The American Missionary — Volume 42, No. 06, June, 1888 eBook

This eBook from the Gutenberg Project consists of approximately 62 pages of information about The American Missionary — Volume 42, No. 06, June, 1888.
The Government at Washington can do something toward protecting these people in their political rights; but there is very little, after all, that can be done for any people which does not know how to assert and maintain its own rights.  Liberty can never be a gratuity, it must always be an achievement.  Peoples, as well as individuals, must work out their own salvation.  The Negro at the South is cheated out of his political rights, simply because he does not know how to claim them; the Indian on the plains is defrauded of his property, because he does not know how to protect himself.  No matter how favorable the laws may be to these hapless people, they will be oppressed and impoverished and kept in a condition of semi-slavery, unless they know how to use the laws in their own advantage.  Education, therefore, is the only effectual remedy for their wrongs.  To awaken their minds, to arouse the energies of hope, to show them that they are made in God’s image and that they have a right to all the liberties of the laws of God, is the only way to complete and secure their emancipation from bondage and from barbarism.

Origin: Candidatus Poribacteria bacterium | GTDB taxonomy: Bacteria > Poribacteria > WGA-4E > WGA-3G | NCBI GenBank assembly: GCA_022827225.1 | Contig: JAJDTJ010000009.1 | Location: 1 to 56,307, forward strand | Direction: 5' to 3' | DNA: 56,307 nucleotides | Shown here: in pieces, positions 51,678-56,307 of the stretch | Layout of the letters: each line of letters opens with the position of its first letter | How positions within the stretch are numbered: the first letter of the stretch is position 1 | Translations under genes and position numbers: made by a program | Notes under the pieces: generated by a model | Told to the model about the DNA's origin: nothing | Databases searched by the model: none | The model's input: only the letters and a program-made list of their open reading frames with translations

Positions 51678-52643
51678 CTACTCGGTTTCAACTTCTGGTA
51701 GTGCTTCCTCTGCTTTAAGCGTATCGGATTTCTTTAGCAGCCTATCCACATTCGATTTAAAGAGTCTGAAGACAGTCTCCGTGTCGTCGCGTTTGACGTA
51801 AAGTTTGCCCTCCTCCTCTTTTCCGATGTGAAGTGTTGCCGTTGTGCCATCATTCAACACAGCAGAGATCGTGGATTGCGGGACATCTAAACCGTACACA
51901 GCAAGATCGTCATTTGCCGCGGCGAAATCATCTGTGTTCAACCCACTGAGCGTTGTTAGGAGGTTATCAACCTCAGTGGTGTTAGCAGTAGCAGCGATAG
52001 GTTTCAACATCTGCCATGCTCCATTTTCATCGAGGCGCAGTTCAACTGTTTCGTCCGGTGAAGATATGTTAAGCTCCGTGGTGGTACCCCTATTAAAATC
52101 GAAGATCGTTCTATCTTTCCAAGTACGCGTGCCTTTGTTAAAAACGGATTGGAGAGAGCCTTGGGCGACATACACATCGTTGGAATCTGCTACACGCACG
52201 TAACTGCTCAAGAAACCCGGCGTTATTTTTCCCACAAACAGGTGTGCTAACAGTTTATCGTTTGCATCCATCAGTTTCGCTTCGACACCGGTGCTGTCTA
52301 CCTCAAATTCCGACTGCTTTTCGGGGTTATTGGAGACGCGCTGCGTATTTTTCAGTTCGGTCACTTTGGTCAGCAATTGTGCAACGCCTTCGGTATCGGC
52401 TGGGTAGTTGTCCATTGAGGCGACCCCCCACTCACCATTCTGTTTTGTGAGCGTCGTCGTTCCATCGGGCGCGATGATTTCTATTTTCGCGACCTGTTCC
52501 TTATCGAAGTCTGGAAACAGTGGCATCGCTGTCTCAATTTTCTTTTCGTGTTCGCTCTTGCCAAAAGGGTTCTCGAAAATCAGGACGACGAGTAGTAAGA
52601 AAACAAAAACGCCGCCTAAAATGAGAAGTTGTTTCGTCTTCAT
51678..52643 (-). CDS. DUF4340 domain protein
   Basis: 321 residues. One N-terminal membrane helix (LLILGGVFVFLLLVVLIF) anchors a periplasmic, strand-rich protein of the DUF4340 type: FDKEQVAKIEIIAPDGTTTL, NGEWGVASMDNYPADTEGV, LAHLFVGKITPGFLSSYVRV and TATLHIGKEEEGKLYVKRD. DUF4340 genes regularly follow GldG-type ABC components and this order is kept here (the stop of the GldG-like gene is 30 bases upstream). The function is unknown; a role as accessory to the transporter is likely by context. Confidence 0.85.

This is the work to which the American Missionary Association calls us all.  It is our just pride as Congregationalists that through this Association more has been done for the true enfranchisement of the freedmen than through any other agency, and it is our duty to see that this great work, in which we have borne so large and honorable a part, halt not nor slacken in its energy because of our failure to keep its treasury replenished and its faithful laborers re-enforced and supported by our gifts and our prayers.

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The sum total of all the contributions of all the benevolent agencies for the evangelization and education of the Negro in the South, is seventeen cents per year for each person.

This seventeen cents includes whatever is done in missionary colleges and in all educational missions, as well as in the direct church work.

In twenty-one years from 1841 to 1861 there were twenty-one crops of cotton raised by slave labor, which aggregated 58,441,906 bales. {149}

In the twenty-one years from 1865 to 1885 there were twenty-one crops of cotton which aggregated 93,389,031 bales.

That is, by free labor there was an excess over the productions of slave labor of 34,947,125 bales, or nearly 35,000,000 bales.  The value of 35,000,000 bales of cotton produced by free labor in excess of the product of slave labor cannot have been less than $2,000,000,000, or about the full valuation of all the slaves who were made free by the war, had they been sold at the ruling prices.  The gain is due not only to the emancipation of the blacks, but to the emancipation of the whites from enforced idleness.

The cotton factories of the world annually require about 12,000,000 bales of cotton, American weight.  Good land in Texas produces one bale to the acre.  The world’s supply of cotton could be grown on less than 19,000 square miles, or upon an area equal to only seven per cent. of the area of Texas.

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The American Missionary — Volume 42, No. 06, June, 1888 from Project Gutenberg. Public domain.
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